This preview shows page 1. Sign up to view the full content.
Section 0.2
5
(b) Converse:
If
n~l
is not an integer, then
n
is an integer. This is false:
n
=
!
is a counterexample
(
n
_
1)
n+1

3"
•
Contrapositive:
If
n~l
is an integer, then
n
is not an integer. This is false:
n
=
0 is a counterex
ample.
Negation: There exists an integer
n
such that
n~l
is an integer. This is true: Take
n
=
o.
9. (a)
n
prime
+
2
n

1 prime.
(b)
n
prime is sufficient for
2
n

1 to be prime.
(c)
A
is false. For example,
n
=
11 is prime, but 211 
1
=
2047
=
23(89) is not. The integer
n
=
11 is a counterexample to
A.
(d)
2
n

1 prime
+
n
prime.
(e) The converse of
A
is true. To show this, we establish the contrapositive. Thus, we assume
n
is not
prime. Then there exists a pair of integers
a
and
b
such that
a
>
1,
b
>
1, and
n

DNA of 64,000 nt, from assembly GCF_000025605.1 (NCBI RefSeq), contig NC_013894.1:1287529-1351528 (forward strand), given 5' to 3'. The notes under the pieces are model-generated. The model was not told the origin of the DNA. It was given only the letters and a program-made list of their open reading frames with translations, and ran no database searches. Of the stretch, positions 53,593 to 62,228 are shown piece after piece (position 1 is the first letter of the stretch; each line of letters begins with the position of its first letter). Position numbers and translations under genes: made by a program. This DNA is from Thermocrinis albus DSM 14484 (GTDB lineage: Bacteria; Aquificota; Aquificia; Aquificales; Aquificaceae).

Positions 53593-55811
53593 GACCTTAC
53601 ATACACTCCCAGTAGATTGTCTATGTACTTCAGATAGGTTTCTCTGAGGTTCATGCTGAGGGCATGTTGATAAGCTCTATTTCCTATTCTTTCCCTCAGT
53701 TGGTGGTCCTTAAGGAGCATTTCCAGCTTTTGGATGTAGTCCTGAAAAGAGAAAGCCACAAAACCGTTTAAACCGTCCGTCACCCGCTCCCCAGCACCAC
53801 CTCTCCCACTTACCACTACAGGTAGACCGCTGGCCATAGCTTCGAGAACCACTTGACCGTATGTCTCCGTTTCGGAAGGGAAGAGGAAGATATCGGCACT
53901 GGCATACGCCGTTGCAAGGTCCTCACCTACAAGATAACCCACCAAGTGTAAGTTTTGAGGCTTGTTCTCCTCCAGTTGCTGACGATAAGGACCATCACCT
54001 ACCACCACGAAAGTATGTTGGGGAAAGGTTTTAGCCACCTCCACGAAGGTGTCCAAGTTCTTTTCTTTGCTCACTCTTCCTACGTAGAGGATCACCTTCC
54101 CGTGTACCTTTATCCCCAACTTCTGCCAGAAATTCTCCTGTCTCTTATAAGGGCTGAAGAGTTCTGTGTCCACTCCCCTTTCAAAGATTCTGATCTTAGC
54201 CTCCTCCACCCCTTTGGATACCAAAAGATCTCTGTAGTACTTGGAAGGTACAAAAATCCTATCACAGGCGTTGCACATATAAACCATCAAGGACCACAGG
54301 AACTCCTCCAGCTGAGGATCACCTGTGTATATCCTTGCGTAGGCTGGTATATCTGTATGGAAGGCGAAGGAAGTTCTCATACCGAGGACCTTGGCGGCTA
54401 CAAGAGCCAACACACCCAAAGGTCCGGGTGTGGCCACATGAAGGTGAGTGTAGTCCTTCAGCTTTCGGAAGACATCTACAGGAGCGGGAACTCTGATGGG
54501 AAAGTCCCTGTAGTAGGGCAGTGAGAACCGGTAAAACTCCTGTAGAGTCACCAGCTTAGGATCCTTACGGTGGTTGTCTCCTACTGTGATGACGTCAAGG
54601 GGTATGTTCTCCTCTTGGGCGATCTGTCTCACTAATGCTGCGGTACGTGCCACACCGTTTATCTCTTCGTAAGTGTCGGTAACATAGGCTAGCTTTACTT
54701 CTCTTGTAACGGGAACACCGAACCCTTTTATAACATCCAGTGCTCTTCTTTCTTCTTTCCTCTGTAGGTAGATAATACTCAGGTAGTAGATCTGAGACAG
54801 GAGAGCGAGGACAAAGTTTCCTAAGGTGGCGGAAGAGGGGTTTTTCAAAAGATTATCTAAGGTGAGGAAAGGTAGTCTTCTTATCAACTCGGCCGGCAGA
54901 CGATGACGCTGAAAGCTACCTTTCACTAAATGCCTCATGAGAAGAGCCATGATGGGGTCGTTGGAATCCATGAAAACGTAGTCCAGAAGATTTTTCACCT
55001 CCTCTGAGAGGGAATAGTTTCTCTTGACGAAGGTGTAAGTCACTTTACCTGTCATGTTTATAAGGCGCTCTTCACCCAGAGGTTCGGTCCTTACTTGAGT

=
abo
Using the
hint, we can factor
2
n

1 as
2
n
1
=
(2
a
)b
1
=
(2
a
_1)[(2
a
)b1
+
(2
a
)b2
+ .
.. +
2
a
+
1].
Since
a>
1 and
b
>
1, we have
2
a
1
>
1 and
(2
a
)b1
+
(2
a
)b2
+ .
.. +
2
a
+
1
>
1, so
2
n
1
is the product of two integers both of which exceed one. Hence,
This is the end of the preview. Sign up
to
access the rest of the document.
This note was uploaded on 11/08/2010 for the course MATH discrete m taught by Professor Any during the Summer '10 term at FSU.
 Summer '10
 any
 Graph Theory

Click to edit the document details